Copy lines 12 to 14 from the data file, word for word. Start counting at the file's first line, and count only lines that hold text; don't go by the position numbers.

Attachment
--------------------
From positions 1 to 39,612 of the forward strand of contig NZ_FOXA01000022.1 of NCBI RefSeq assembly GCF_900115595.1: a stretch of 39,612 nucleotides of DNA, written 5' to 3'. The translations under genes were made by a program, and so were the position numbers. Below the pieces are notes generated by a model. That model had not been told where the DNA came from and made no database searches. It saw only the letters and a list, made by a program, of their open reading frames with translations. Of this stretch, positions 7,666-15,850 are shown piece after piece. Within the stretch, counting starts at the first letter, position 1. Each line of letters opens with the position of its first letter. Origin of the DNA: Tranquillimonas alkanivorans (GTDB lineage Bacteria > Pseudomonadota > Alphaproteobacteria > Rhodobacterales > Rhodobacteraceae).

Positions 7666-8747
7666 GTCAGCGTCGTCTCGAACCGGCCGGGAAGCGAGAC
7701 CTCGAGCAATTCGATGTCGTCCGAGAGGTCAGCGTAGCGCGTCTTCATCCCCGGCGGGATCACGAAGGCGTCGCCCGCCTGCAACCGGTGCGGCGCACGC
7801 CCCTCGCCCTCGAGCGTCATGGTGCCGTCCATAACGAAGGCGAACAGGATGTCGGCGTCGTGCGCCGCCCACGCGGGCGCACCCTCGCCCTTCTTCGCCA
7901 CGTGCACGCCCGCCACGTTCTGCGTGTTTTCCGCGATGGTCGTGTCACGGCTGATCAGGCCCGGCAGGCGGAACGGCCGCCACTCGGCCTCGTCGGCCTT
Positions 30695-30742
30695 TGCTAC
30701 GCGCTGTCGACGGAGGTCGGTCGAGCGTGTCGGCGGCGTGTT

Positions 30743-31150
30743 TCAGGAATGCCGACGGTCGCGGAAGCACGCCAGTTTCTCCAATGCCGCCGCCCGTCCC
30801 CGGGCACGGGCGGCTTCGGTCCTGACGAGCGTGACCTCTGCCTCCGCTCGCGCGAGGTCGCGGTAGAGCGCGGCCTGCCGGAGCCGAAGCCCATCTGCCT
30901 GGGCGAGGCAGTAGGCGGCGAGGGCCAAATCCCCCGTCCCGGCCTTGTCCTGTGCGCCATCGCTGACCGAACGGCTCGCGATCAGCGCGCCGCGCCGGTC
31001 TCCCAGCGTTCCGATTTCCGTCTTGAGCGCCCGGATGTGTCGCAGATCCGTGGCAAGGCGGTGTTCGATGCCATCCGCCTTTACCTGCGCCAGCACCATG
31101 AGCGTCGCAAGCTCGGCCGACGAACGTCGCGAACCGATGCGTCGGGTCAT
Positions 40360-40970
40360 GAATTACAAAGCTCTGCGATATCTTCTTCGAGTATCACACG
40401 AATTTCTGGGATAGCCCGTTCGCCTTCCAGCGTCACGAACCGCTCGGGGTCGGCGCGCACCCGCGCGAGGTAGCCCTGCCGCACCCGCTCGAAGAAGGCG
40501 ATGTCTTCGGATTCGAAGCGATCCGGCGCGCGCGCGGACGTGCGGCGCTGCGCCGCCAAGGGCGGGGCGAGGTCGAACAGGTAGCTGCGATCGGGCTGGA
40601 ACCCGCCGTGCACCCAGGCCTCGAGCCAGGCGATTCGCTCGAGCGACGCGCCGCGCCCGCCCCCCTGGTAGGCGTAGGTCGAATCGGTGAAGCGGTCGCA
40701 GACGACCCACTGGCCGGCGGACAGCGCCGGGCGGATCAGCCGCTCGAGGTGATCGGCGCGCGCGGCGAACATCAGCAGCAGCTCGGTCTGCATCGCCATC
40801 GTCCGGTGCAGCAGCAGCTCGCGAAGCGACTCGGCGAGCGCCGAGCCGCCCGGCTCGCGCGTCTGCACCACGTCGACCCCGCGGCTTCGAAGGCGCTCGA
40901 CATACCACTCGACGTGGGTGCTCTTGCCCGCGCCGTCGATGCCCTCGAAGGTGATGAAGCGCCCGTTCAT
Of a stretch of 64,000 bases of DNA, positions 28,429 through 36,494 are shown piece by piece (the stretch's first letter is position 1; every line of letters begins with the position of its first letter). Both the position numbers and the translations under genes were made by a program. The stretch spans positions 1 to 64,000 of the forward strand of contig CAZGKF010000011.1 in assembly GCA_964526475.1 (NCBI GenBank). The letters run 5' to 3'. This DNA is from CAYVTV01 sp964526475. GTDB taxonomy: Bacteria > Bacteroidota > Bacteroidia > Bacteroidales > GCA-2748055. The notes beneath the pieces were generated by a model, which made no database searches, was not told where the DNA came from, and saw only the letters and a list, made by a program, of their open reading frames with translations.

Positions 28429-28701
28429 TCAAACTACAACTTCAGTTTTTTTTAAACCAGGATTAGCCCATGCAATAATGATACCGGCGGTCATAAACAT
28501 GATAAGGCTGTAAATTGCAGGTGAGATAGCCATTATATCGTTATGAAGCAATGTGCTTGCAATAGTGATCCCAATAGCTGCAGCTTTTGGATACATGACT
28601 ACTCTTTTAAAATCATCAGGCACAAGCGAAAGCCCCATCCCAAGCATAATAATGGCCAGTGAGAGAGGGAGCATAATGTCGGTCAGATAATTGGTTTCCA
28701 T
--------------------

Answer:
30801 CGGGCACGGGCGGCTTCGGTCCTGACGAGCGTGACCTCTGCCTCCGCTCGCGCGAGGTCGCGGTAGAGCGCGGCCTGCCGGAGCCGAAGCCCATCTGCCT
30901 GGGCGAGGCAGTAGGCGGCGAGGGCCAAATCCCCCGTCCCGGCCTTGTCCTGTGCGCCATCGCTGACCGAACGGCTCGCGATCAGCGCGCCGCGCCGGTC
31001 TCCCAGCGTTCCGATTTCCGTCTTGAGCGCCCGGATGTGTCGCAGATCCGTGGCAAGGCGGTGTTCGATGCCATCCGCCTTTACCTGCGCCAGCACCATG